Emmett Burke, the owner of Emmett’s in Soho, has been selling Chicago dogs in some form for close to a decade. Like Kerr and Boyle at Dog Day Afternoon, he recalls driving to Philadelphia once a month, loading up a cooler in his car with Vienna Beef hot dogs, and driving them back to the city until a distributor agreed to drive them into Manhattan.
At Bobbi’s Italian Beef, which opened in Cobble Hill two months ago, owner Jason Lux says his father is a friend of a friend of the Vienna Beef representative for Illinois, which helped him get in contact with Silverman. Greg Minasian of Greenwich Village bar Pubkey says his dad has a personal relationship with chief executives at Vienna Beef.
But a connection is only a foot in the door, and restaurant owners say that no one distributor sells all of the components of a Chicago dog. At Dog Day Afternoon, Kerr makes his poppyseed rolls by egg washing Martin’s hot dog buns and rolling them in poppyseeds, while the restaurant’s giardiniera was sourced from Amazon early on.
“Our business model doesn’t work unless we have the real deal,” Kerr says. “If we run out of one of those ingredients, we’re sold out of all of them.”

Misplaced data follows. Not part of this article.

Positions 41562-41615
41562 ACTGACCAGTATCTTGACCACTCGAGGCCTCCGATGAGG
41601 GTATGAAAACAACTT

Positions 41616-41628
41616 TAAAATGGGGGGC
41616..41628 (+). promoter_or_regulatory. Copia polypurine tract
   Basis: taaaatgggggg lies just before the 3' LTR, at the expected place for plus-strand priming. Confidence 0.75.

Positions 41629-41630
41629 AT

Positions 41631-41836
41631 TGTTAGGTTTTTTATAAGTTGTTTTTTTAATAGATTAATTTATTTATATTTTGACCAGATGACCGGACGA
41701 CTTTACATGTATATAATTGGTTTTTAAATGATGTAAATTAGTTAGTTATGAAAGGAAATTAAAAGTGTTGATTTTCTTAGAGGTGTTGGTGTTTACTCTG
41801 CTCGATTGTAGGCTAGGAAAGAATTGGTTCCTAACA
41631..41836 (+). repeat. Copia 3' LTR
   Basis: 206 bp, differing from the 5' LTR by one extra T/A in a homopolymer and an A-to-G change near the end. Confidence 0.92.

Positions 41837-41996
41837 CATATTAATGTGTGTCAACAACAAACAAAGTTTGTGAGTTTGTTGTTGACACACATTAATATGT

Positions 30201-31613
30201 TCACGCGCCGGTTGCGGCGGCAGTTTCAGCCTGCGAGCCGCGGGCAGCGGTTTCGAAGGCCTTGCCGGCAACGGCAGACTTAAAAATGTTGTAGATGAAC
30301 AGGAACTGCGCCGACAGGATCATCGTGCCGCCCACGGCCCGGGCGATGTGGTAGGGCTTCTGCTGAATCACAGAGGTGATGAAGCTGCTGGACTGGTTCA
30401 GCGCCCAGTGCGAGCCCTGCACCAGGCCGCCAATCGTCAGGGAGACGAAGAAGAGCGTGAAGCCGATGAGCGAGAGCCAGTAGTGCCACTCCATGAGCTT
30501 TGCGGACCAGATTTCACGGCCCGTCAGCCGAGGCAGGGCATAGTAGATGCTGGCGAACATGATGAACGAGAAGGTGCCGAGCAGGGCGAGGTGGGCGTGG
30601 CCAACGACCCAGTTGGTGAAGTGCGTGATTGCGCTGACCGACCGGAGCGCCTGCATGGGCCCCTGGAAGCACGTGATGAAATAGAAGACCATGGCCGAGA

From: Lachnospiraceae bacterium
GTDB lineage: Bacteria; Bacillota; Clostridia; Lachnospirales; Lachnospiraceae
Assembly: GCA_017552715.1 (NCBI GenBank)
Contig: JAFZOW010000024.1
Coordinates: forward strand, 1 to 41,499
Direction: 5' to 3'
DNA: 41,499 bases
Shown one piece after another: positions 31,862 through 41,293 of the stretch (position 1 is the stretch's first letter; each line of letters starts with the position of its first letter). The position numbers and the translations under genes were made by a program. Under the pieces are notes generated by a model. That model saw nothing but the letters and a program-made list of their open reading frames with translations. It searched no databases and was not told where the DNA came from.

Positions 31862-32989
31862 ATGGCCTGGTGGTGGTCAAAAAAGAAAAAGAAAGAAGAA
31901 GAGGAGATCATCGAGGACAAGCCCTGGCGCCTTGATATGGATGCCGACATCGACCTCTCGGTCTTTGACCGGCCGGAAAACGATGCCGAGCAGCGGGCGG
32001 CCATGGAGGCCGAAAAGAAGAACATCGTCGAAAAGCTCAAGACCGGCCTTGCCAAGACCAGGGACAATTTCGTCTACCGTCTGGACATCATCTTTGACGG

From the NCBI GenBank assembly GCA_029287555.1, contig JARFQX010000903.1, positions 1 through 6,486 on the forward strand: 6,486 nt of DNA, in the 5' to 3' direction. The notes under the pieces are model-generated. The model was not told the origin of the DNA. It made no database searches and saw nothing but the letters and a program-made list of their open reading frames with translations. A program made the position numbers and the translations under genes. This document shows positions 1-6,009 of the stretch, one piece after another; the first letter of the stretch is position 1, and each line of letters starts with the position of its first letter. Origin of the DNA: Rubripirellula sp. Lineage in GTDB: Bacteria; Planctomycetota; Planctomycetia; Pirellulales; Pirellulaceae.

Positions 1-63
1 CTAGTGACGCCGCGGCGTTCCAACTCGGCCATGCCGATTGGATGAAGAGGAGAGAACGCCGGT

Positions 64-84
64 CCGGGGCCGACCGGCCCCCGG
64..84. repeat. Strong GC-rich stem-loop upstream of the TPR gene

It’s a lot of trouble for a $7 hot dog, but really, what choice does anyone have? Unlike a Philly cheesesteak, which can be ordered with or without onions and might be topped with American cheese, provolone, or Whiz, the laws of a Chicago dog are absolute: Stray from the path once, and endure the wrath of Midwest transplants for eternity.
Chicago Tribune critic Nick Kindelsperger argued for Serious Eats that the Chicago dog laws are actually looser, the formula having been invented by Vienna Beef as a way to market its line of branded relishes, celery salts, sport peppers, and mustards.